Inter-rater agreement for these ratings was high (Cronbach’s alph

Inter-rater agreement for these ratings was high (Cronbach’s alpha for men rating women, men rating men, women rating women, and women rating men were all >0.90). Participants also completed the TDDS (Table 1). Responses on the three TDDS subscales were scored following selleck chemicals llc Tybur et al. (2009). Higher scores represent greater disgust sensitivity. The TDDS and face ratings were completed in a fully randomized order. Male and female faces were presented in separate, randomly ordered

blocks of trials in the face-rating task, and, within each block, trial order was fully randomized. The order of TDDS items was also fully randomized in the questionnaire block. As in previous research (Tybur, Bryan, Lieberman, Caldwell Hooper, & Merriman, 2011), women reported greater sexual (t(61) = 7.10, p < 0.001, d = 0.90) and pathogen (t(61) = 2.20, p = 0.032, d = 0.28) disgust than men. Women and men did not differ significantly in moral disgust (t(61) = −0.23,

p = 0.82, d = 0.03). Partners’ scores for sexual disgust were positively correlated (r = 0.38, N = 62, p = 0.002), but partners’ scores for pathogen (r = −0.01, N = 62, selleck inhibitor p = 0.95) and moral (r < 0.01, N = 62, p > 0.99) disgust were not. For each participant, we first calculated the correlation between (1) their attractiveness rating for each of the 50 men’s faces and those 50 men’s rated facial adiposity (mean r = −0.14, SD = 0.14), (2) their attractiveness rating for each of the 50 men’s faces and those 50 men’s BMI (mean r = −0.09, SD = 0.14), (3) their attractiveness rating for each of the 50 women’s faces and those 50 women’s rated facial adiposity (mean r = −0.19, SD = 0.13), and (4) their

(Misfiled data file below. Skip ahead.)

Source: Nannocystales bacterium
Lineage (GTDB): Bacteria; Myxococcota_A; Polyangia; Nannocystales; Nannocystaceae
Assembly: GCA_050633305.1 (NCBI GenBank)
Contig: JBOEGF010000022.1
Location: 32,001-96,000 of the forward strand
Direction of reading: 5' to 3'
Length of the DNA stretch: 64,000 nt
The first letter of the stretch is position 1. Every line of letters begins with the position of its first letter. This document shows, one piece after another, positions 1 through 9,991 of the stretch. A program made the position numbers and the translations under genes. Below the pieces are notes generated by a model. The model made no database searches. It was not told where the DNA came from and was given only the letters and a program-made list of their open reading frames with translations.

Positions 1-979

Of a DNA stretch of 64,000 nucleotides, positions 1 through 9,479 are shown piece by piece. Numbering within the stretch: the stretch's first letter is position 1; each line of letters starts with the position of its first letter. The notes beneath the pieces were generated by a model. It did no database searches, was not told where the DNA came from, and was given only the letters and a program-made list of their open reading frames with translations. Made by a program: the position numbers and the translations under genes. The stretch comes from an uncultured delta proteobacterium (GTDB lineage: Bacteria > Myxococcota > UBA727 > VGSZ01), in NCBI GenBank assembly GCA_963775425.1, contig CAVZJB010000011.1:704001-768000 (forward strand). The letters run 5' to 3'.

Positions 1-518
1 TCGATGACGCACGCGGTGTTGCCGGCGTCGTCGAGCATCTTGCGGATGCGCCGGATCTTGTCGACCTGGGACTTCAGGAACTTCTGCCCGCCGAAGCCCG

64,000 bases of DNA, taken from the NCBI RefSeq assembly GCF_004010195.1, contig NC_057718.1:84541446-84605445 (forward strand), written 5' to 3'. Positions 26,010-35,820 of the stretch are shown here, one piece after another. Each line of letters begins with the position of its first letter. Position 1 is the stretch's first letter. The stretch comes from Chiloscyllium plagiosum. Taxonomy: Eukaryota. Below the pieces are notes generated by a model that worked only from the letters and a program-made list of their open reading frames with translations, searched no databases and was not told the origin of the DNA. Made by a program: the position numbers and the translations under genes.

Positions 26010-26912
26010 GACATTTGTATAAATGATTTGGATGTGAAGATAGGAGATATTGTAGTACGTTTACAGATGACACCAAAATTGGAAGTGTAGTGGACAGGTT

attractiveness rating for each of the 50 women’s faces and those 50 women’s BMI (mean r = −0.24, SD = 0.12). Note that this procedure produces four correlation coefficients for each participant (representing their preferences for perceived adiposity in male faces, cues of BMI in male faces, perceived adiposity in female faces, and cues of BMI in female faces, respectively). These preference scores (i.e., correlation CYTH4 coefficients) served as the dependent variables in subsequent analyses. For each of these preference scores, larger positive values indicate stronger preferences for facial cues of heavier weight and larger negative values indicate stronger preferences for facial cues of lower weight. In order to establish whether preferences for rated adiposity and preferences for cues of BMI measure similar constructs, we analyzed men’s and women’s preference scores for own-sex and opposite-sex faces using factor analysis.

However, further changes were identified by participants that cou

However, further changes were identified by participants that could make it more accommodating for low literacy groups: ‘There were a couple of words in it that I thought might need thinking about…‘discuss’, I wonder whether ‘talk about’ would be more appropriate?’ (AL, 55 years, female, degree level education). Changes were also made to the spacing between and within lines to improve readability. As demonstrated in Table 2, nearly all statements were answered correctly by at least 80% of the participants. However, the statement on the meaning of an abnormal result remained problematic (8. ‘People with an abnormal result

always have cancer’ [F]). At a participant level, a mean of 7.1 out of 8 statements were answered correctly (range = 4–8). Changes to the layout selleck inhibitor of the leaflet were made in response to difficulties with remembering all of the information that they have just read, ‘I think it’s ok, but it’s remembering what you read. If you read something and don’t remember, it doesn’t do you any benefit does it?’ (DW, 52 years, female, no formal qualifications). Changes included placing boxes around text that related to each sub-heading, reducing the number